Yesterday was the last day of school. As last days go, I thought it was a great one. The students participated in a wide variety of really fun, creative activities, designed, set up and executed almost single-handedly by my friend and colleague Preston. Jeff the Science Teacher and his Experiential Sciences class built a trebuchet and spent a good chunk of the morning throwing softballs the length of most of a football field. There was a slip-and-slide 60 feet wide and 80 feet long, a dunk tank that the principal dutifully sat in, face-painting. The superintendent grilled hot dogs. It was a real carnivalesque occasion. (Hopefully I'll be able to steal some pictures from people with more foresight than me, or at least students who had their cell phone cameras on.)
It was also very sad for me and for several of my colleagues. My position has been suspended, and I was laid off. Kris, our instructional coach, will return to being our high school ELA teacher, which means that John (whose position was funded by ARRA money) is out of a job. Jami, an amazing teacher with whom I've worked closely on the MiBLSi project, and was deeply loved by the students and parents, will be doing education outreach and missionary work in the Dominican Republic. Gregg is continuing his education; instead of hiring another full-time art teacher, the administration is looking for an art/music teacher (or a part-time art / part-time music teacher; I was never clear on which). Another colleague won't be returning for reasons which aren't mine to share.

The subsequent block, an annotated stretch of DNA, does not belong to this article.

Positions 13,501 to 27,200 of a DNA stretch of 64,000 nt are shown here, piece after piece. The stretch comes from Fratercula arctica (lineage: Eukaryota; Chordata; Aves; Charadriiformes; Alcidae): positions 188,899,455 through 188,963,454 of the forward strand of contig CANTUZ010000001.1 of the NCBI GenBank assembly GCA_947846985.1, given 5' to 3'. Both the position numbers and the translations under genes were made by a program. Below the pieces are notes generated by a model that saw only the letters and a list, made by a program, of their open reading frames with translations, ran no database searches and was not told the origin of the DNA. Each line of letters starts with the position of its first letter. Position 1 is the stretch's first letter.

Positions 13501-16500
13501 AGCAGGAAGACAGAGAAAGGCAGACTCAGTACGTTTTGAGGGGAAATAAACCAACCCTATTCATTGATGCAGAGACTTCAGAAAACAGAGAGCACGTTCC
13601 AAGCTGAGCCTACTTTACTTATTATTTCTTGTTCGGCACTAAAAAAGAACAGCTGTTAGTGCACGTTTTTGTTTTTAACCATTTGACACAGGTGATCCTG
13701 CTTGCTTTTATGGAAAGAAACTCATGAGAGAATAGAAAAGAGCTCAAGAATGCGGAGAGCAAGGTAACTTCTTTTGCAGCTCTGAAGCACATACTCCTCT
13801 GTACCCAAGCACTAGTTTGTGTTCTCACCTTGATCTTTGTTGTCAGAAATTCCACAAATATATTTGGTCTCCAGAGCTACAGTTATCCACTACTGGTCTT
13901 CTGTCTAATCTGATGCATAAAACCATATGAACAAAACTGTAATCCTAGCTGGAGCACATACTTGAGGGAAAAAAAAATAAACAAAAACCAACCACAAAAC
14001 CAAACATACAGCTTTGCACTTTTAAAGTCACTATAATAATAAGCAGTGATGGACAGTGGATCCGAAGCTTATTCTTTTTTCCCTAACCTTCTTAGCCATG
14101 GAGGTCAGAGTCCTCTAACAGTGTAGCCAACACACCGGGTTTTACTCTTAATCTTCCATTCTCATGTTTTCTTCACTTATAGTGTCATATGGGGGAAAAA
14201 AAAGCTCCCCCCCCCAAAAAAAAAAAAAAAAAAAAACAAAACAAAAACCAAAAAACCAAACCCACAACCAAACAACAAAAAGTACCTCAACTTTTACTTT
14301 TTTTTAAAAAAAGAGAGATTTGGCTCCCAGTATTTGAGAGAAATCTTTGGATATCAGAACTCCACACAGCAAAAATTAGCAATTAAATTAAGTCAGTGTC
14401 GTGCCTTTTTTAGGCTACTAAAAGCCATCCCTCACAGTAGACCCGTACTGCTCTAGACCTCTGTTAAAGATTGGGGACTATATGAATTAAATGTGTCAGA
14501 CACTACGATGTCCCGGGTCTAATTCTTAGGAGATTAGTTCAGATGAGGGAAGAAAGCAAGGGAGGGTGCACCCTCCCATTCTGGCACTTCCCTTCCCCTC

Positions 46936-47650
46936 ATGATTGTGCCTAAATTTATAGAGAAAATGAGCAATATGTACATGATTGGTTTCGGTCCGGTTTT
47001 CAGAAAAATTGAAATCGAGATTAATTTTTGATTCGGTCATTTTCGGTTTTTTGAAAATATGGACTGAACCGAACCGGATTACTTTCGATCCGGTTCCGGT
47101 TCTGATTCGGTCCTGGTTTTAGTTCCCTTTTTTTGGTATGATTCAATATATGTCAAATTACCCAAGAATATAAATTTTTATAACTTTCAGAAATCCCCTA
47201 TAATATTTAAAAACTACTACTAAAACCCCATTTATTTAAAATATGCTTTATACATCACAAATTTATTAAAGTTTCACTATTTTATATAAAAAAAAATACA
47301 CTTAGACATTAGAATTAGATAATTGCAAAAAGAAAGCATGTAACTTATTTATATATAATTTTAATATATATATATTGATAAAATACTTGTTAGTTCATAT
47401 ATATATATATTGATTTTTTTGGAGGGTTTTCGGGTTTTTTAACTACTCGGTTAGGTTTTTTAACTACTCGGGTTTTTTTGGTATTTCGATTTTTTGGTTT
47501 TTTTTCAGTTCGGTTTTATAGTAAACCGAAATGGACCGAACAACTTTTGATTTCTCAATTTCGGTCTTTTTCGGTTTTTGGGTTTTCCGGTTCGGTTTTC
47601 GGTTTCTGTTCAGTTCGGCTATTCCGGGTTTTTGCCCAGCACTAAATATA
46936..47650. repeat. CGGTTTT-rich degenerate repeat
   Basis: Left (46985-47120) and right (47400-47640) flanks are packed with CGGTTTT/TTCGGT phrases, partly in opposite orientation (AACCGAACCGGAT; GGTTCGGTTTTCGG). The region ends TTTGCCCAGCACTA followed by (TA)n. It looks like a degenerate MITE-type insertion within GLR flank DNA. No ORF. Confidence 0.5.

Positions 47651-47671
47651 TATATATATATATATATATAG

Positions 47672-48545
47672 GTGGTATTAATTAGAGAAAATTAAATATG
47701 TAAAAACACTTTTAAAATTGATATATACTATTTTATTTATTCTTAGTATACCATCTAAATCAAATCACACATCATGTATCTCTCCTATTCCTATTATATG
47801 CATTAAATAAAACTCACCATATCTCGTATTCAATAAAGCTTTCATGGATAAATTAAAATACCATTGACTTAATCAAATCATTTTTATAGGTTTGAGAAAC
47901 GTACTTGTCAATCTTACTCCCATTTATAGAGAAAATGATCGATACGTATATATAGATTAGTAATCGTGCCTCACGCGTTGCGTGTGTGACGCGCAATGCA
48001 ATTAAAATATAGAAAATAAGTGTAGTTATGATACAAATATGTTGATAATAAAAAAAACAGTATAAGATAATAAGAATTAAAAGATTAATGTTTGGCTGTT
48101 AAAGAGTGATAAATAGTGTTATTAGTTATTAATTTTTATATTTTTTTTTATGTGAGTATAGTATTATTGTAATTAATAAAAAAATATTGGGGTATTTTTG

I'm still writing a post to my students, thanking them for the four great years and encouraging them for the future. The landscape of the school will be very different for them next year. Children and young adults are flexible, but at least 5 and as many as 8 people they know and love (to varying degrees) will not be there.
I'm also drafting one to the staff of our school, which I will probably never share with them. I want to tell them to make the most of the time they've bought themselves at such great sacrifice. I want them to know how good things are in their school, and how great they could be. I want them to know what an honor it was to work with them. But I couldn't tell them anything they don't already know, so maybe that little blurb will be enough.
There will, of course, also be a great deal of hand-wringing self-reflection over the year once the dust settles.
I have a great deal to say to our state legislators, and I have been saying it at length in a variety of formats. I'll continue doing that until things improve.
I'm looking for a position now.
And at the end, there's nothing to say, except, Ladies and gentlemen, I present to you the Burr Oak Community Schools year of 2009 and 2010.